Foam foodservice and lunch tray recycling offers a unique opportunity for schools to:
- Foam lunch trays and foodservice products are significantly less expensive than the alternatives.
- Recycling foam reduces the amount of material being accumulated for trash collection. This can result in as much as a 20-40% savings on collection fees.
- The effort to keep the trays clean enough for recycling can result in portion control of condiments – save even more $!
Reduce Greenhouse Gasses!
- Foam is a valuable resource. By reducing the amount of energy and materials used to make new products, recycling can also reduce greenhouse gas emissions. Greenhouse gas emissions are among the factors taken into account when calculating a product's carbon footprint.
- Recycling is a business and a growing one at that. The process of recycling helps create job opportunities on many levels – from the collection of such to use manufacture of new products using this material.
Reduce Landfill Use!
- Less waste equals less landfill space. By recycling, the material is no longer entombed in a landfill, but processed to be made into new items - a second life for the foam rather than a single use.
How to Create a School Foam Lunch Tray Recycling Program
- The first step in creating a school foam lunch tray recycling program is determining how the lunch trays will be transported to a recycler. Options include- Your school arranges for transportation itself or through PTA or your school works with the distributor that sells your school lunch trays on a take-back program. Please note, Dart does not manufacture school lunch trays and is not able to collect them.
- Next, show the following video of a successful foam lunch tray recycling program to your students.
- Discuss the video with your students and ask how they would like to design a program.
- Research recycling facilities in your area that accept foam and determine their requirements for the cleanliness and packing of the used trays.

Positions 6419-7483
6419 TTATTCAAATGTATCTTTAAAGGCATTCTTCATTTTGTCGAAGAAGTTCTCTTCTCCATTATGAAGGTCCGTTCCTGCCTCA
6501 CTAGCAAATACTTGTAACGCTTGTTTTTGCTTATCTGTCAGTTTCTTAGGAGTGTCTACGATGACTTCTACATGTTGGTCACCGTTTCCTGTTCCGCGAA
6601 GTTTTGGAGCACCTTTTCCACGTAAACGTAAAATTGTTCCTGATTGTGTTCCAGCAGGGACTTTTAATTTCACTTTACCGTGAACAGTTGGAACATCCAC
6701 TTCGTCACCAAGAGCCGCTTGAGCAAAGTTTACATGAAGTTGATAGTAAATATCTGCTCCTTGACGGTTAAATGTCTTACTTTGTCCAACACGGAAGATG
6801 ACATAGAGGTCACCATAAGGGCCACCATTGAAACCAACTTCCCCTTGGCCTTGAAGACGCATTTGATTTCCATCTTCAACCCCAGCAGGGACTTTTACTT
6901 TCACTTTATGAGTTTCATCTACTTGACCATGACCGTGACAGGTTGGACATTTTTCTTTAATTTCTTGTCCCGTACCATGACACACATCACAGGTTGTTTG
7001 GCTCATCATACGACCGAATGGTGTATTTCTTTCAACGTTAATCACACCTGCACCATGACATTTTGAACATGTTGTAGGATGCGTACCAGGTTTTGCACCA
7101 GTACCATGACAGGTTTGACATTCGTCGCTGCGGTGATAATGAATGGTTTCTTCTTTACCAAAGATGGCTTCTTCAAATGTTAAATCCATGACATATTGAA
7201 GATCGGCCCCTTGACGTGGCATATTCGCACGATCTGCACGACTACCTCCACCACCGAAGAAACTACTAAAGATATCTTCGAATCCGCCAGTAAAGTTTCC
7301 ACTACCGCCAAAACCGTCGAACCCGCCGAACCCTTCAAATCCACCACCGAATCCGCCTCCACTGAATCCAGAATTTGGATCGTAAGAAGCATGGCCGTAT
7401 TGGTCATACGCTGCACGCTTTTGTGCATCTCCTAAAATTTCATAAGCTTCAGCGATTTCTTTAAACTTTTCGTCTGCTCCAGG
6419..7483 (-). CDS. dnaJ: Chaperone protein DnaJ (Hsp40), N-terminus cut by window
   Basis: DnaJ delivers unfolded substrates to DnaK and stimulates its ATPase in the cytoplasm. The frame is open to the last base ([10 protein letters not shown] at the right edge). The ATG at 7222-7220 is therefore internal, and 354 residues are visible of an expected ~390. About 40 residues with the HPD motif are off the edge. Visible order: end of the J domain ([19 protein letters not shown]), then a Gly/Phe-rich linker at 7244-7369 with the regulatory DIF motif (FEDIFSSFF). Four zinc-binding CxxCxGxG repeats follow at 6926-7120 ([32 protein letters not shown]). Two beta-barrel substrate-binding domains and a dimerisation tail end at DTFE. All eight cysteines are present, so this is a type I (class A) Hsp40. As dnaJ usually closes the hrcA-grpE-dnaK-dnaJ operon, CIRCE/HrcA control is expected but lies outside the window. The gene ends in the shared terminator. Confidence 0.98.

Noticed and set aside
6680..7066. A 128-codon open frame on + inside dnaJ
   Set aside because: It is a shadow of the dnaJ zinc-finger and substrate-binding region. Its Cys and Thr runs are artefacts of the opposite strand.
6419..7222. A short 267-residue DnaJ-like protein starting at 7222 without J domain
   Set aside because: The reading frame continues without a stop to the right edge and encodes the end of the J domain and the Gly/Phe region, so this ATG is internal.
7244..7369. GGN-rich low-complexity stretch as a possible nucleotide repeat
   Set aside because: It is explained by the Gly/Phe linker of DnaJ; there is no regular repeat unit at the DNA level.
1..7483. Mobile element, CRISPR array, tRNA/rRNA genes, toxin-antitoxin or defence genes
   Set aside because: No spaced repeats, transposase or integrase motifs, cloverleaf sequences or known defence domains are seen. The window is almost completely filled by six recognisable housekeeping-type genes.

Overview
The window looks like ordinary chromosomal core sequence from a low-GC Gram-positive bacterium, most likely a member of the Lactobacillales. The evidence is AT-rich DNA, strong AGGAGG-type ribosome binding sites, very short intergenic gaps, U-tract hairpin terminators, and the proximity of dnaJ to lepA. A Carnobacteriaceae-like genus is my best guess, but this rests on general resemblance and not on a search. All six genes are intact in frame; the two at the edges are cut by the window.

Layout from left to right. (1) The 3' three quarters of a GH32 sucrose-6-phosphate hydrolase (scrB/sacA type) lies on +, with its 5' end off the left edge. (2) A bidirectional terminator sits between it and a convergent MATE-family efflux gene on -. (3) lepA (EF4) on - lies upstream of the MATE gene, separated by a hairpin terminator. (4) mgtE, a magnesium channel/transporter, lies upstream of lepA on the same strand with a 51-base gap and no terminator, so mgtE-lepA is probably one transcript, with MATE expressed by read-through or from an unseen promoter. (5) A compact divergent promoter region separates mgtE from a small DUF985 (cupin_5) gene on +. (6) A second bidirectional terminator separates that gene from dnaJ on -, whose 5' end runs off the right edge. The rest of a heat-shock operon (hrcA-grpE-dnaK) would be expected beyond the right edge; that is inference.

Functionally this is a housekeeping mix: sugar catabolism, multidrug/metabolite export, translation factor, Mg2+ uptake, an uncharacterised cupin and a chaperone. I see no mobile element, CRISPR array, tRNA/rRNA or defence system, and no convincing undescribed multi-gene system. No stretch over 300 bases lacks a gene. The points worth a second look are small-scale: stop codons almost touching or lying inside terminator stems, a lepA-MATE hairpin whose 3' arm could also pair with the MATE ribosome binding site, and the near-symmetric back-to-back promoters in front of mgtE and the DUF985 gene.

- Establish a target recycling goal. Remember, 100% diversion may not be realistic and does not need to be achieved for a successful program. Depending on the requirements of your recycler, not all trays will be suitable for recycling.
- Educate students about the cleanliness requirements, cleaning, and stacking of the trays.
- Create condiment stations to minimize the amount of condiments spilled onto the trays.
- Create a dump station to remove tray contents. Turn tray upside down and knock it against the rim of the trash container. Wipe off excess condiments with napkin used during lunch.
- Place the trays in a sealed bag and repack them into their original carton.
- Set-up a storage area for the used trays before they are sent to recycling.
- Transport the material to a foam collection center.
Keep the Enthusiam Going!
- Keep a tally of the quantity of foam used and how much is recycled. Maintain this information to measure the success of the program.
- Determine the number of recycling stations needed.
- Use posters, newsletters, flyers and announcements to build interest in the program.
- Create clear and visible signage for the cafeteria at the recycling station.
- Train selected students to monitor the stations and determine if the trays are clean enough for recycling.
- Periodically announce the results of the recycling efforts, i.e., "We successfully reduced our cafeteria waste by X% this week and reduced our trash collection by X days per week."
- Focus attention on the program through media campaigns, giveaways, poster contests, and tie-ins to other school events.
- Research the possibility of recognition programs for the school as a result of the recycling efforts.
- Frequently remind students of the importance of recycling the products and continually monitor the stations for ongoing success.